SOA on legacy: lipstick on a pig, or extended value?

Jeremy Miller, not an avid fan of SOA, says there's a better way to adapt software to evolving business needs than attempting code reuse. And that is to simply write good code in the first place.

Jeremy Miller, not an avid fan of SOA, says there's a better way to adapt software to evolving business needs than attempting code reuse. And that is to simply write good code in the first place. Its cheaper and less risky to write brand new code than fiddling around with with existing code, he argues.

It's a matter of doing things right the first time. As he puts it in a recent post

"The positive goal of a service oriented architecture is to eliminate duplication of effort in software projects across the enterprise by reusing existing code assets and reducing the cost of changing the behavior of software to keep pace with evolving business needs.  ...it's usually easier and generally less risky to create new behavior by writing brand new code instead of breaking into existing code to make modifications. Call me Pollyanna, but I firmly believe that those very goals can often be achieved at a lower cost by a relentless focus on creating well-factored code backed up by a healthy dollop of test and build automation."

However, there problem with this Nirvana, Jeremy says, is "the mass majority of the code out there in production is of dubious quality and the kind of test and build automation that enables change simply doesn't exist for most systems."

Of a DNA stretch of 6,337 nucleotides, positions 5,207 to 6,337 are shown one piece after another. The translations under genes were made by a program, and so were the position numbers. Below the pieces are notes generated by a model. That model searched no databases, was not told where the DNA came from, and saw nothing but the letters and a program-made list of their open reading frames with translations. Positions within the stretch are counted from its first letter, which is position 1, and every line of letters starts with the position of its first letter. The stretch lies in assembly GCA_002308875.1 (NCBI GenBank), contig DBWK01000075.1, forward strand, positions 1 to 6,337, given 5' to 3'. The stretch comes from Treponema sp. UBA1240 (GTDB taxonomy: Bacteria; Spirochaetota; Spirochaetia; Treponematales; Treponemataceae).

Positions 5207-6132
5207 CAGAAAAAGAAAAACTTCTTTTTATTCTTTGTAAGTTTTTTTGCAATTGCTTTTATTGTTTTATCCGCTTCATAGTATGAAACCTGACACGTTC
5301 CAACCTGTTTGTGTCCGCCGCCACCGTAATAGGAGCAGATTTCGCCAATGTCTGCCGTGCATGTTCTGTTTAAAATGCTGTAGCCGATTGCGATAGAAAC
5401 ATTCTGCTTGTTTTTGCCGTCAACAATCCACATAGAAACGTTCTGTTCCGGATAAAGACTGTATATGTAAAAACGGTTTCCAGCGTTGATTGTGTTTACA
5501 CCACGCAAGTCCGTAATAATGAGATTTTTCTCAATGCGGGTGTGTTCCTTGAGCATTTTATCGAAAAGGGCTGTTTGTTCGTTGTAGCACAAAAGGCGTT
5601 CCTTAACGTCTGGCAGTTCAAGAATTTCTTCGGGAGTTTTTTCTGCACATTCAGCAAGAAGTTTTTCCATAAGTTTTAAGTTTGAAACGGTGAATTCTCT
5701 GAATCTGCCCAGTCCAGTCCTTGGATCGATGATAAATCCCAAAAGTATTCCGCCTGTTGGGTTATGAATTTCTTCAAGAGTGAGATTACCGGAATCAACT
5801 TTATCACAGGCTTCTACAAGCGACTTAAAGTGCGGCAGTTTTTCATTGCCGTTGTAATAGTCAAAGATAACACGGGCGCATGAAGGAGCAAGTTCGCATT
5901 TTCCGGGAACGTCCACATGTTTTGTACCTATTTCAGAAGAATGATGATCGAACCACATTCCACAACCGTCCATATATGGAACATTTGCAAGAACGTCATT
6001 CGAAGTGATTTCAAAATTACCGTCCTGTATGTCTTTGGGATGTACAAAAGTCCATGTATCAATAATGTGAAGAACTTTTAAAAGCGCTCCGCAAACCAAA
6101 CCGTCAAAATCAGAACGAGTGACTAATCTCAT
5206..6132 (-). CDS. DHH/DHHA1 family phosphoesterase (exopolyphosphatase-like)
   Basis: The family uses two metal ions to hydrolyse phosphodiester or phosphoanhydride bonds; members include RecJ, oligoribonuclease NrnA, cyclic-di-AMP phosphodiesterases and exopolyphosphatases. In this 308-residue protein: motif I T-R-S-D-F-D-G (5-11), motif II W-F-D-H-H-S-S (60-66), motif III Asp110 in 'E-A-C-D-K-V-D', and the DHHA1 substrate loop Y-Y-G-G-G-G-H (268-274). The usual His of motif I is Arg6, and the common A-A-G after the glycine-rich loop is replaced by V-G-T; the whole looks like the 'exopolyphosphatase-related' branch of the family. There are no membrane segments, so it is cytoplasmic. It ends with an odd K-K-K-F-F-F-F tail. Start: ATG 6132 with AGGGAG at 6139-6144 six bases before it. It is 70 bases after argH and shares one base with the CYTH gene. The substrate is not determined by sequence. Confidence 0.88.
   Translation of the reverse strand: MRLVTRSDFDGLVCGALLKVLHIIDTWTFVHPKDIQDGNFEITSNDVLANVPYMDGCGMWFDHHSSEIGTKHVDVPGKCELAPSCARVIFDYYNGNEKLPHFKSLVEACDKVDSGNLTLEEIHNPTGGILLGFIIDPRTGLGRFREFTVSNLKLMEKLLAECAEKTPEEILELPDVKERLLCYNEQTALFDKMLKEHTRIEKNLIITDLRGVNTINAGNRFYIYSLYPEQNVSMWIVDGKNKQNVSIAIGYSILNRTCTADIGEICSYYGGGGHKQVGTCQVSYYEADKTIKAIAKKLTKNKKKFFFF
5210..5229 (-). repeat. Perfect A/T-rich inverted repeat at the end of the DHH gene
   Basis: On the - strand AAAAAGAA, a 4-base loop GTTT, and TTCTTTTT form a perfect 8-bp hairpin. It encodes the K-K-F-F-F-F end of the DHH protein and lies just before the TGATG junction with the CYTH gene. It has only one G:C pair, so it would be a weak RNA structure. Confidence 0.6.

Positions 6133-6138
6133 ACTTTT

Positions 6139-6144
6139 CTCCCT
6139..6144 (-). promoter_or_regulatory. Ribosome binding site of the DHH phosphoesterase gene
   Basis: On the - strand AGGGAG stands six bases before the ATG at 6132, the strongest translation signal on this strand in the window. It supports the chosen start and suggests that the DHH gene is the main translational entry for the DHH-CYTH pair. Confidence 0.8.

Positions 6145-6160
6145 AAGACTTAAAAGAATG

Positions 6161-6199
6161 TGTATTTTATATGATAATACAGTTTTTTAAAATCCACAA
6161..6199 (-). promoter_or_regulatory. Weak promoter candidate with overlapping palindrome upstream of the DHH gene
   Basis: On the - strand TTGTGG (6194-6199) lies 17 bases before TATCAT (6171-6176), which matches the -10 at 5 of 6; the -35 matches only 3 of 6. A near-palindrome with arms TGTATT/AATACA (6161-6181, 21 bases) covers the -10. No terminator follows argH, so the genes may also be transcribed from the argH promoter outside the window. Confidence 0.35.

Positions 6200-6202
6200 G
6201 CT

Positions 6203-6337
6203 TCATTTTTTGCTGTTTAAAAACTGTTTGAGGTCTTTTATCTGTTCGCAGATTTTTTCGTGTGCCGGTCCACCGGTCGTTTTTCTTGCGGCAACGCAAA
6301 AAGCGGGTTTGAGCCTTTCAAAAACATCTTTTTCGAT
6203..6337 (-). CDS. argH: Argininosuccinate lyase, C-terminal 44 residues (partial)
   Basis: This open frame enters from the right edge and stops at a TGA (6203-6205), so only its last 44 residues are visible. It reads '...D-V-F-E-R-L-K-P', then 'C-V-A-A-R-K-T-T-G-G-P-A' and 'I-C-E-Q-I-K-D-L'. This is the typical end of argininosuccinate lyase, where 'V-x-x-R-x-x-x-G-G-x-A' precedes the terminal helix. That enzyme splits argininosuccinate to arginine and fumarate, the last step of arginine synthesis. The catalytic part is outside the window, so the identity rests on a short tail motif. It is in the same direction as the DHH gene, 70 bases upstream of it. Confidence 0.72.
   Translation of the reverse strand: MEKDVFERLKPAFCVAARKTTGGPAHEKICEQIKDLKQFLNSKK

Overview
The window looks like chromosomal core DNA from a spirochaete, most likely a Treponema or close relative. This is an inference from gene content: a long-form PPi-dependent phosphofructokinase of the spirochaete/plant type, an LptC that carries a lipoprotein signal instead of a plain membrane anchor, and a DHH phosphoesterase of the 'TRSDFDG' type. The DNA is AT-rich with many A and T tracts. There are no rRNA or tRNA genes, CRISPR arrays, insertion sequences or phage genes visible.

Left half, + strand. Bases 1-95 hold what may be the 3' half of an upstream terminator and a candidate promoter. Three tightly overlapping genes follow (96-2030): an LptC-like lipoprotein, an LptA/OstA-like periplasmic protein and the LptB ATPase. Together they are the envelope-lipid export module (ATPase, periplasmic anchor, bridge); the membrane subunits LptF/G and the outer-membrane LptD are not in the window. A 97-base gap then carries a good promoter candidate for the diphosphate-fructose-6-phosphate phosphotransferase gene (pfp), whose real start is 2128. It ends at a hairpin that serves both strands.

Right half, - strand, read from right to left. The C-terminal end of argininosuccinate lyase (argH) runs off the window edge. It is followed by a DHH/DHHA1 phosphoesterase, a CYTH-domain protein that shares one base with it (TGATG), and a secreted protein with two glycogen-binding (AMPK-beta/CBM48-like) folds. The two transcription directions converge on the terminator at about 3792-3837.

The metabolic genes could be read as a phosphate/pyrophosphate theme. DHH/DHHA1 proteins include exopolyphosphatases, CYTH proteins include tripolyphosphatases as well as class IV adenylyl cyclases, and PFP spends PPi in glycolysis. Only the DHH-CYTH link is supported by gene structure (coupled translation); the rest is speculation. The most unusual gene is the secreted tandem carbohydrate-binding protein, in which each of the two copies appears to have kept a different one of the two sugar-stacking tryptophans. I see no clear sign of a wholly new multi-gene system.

The reality on the ground for many enterprises contemplating SOA is figuring out how to break open or streamline creaky legacy systems. There's too much emphasis on attempting to expose pieces of such applications as Web services, when all this does is put on a new front-end to the same moribund application. ("Lipstick on a pig.") Jeremy cautions against a common approach used in composite applications, in which legacy processes are replicated in a new environment -- resulting in two code bases. The risk is that companies may still not exactly be sure "what the correct business logic should be because the original code is not entirely readable or documented." As a result, maintenance costs are even higher, because the new application tier is "duplicating functionality without retiring the existing legacy code." 

Jeremy's observations raise important points about the great frontier of SOA -- tens or hundreds of thousands of legacy systems across today's enterprises. Sometimes, putting SOA lipstick on a pig is an act of expediency for overextended, understaffed, and under-budgeted IT departments. In fact, this is often seen as score one for SOA value -- the ability to work with assets that are already in place, without disrupting those assets.

For many companies, their legacy systems, no matter how creaky, are "good enough" to get the job done, even though they may be a spaghetti-tangled mess. The goal is to simply bridge the gap until they someday reach enough of a service critical mass to make a large-scale move. Until then, there's an appeal to quick-and-dirty projects that can squeeze more years out of such systems -- even if it doesn't add much real value to the business other than recovering some sunken costs. 

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